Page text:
Nicole Immorlica, senior researcher at Microsoft's New England research lab, describes a world in which a person's value is measured by Facebook interaction and location data trails: "By 2027, automation will give rise to a new economy in which most people's societal contribution comes from the data they generate as they go about their lives rather than the work they do," she predicts.
"Economists will be talking about ways to fairly compensate people for these contributions. This will most probably involve heavier redistribution of wealth through mechanisms such as taxes or social programs."
But social data-based businesses only work because people are not fairly compensated for their contributions. If Google or Facebook paid people for the true value of their digital work – creating web links as votes for site relevance or sharing and commenting on content made by others – neither company would have become a profitable business.
Olya Ohrimenko, a researcher with Microsoft Research in Cambridge and Microsoft Fellow at Cambridge University's Darwin College, sees privacy improvements by 2027. "Advances in hardware and cryptography will lift data privacy guarantees to a new level: Only an encrypted form of our personal data will be used in medical and administrative analyses, machine learning algorithms and our daily online activities," she contends.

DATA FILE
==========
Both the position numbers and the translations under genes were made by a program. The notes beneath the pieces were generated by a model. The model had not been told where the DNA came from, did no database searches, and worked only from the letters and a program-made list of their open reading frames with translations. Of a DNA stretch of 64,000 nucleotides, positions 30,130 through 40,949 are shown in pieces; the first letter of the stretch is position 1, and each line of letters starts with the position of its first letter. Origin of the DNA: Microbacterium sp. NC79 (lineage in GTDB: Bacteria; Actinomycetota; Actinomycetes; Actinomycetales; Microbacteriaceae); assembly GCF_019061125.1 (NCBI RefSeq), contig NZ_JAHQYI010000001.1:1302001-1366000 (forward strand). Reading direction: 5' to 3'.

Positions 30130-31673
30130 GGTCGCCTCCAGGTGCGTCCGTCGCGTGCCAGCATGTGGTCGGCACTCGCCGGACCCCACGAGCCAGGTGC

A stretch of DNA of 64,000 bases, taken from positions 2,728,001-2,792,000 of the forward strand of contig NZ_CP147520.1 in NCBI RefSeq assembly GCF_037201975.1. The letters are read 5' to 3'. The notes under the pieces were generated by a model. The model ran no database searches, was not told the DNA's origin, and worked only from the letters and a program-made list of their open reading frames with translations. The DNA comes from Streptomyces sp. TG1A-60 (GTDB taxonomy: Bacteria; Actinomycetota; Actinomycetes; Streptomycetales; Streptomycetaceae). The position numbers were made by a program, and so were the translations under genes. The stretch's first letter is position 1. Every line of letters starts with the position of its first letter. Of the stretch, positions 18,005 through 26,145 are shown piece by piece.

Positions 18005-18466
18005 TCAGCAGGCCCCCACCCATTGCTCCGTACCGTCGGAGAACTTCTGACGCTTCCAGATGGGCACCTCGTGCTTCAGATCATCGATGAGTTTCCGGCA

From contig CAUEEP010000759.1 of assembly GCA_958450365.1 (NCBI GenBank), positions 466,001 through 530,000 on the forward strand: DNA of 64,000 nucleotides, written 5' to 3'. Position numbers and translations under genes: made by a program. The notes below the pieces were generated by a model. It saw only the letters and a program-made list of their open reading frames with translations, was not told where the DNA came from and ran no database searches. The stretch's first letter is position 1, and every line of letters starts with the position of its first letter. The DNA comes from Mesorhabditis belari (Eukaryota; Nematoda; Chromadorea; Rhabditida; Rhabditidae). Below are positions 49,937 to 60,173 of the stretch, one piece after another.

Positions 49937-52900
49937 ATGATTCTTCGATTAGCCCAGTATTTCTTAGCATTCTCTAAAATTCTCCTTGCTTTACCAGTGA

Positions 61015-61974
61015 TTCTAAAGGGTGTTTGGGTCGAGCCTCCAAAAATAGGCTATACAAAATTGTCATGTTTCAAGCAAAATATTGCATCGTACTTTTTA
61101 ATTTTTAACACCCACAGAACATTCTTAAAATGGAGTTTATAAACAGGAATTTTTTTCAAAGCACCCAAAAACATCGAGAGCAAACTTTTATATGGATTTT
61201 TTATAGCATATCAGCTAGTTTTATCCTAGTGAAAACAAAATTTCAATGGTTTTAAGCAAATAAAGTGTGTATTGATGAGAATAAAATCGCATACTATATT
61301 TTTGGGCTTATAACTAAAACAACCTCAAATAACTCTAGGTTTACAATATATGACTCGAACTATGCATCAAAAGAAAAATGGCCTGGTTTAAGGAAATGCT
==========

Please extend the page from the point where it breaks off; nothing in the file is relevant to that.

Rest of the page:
Try to imagine this after reading Bloomberg's account of how federal law enforcement and intelligence agencies are expected to gain broader surveillance powers next year.
Various other Microsoft researchers offer anodyne forecasts of a future made better by technology. We hope things turn out so well. But don't count on it.
Consider these optimistic but incorrect predictions about the year 2000 from science fiction writer Robert Heinlein, from the February, 1952 edition of science fiction magazine Galaxy.
"Interplanetary travel is waiting at your front door – C.O.D. It's yours when you pay for it."
It's yours if your name was Dennis Tito and you paid $20 million for a ride into space in 2001. It's 2016 and Virgin Galactic has yet to make a commercial flight.
"It is utterly impossible that the United States will start a 'preventive war.'"
Yet, the US invaded Iraq in 2003, ostensibly to prevent the use of weapons of mass destruction.
"In fifteen years the housing shortage will be solved by a 'breakthrough' into new technologies which will make every house now standing as obsolete as privies."
San Francisco's housing shorting hasn't been alleviated by new technology. Rather, the pursuit of breakthrough technology, having drawn more people to the Bay Area than the region can accommodate, in conjunction with resistance to development, has caused a housing shortage.
Heinlein also got some things right or nearly: "Your personal telephone will be small enough to carry in your handbag. Your house telephone will record messages, answer simple inquiries, and transmit vision."
The iPhone debuted in 2007.
Xiaoyan Sun, a scientist with Microsoft Research Asia, anticipates that computer vision, coupled with machine learning, will become ubiquitous by 2027. "Advances in these techniques will lead to ubiquitous vision 'eyes' that can 'see' and empower humans in daily life and all kinds of professions, from manufacturing and healthcare to finance and security," she said.
At least our machines have something to look forward to. ®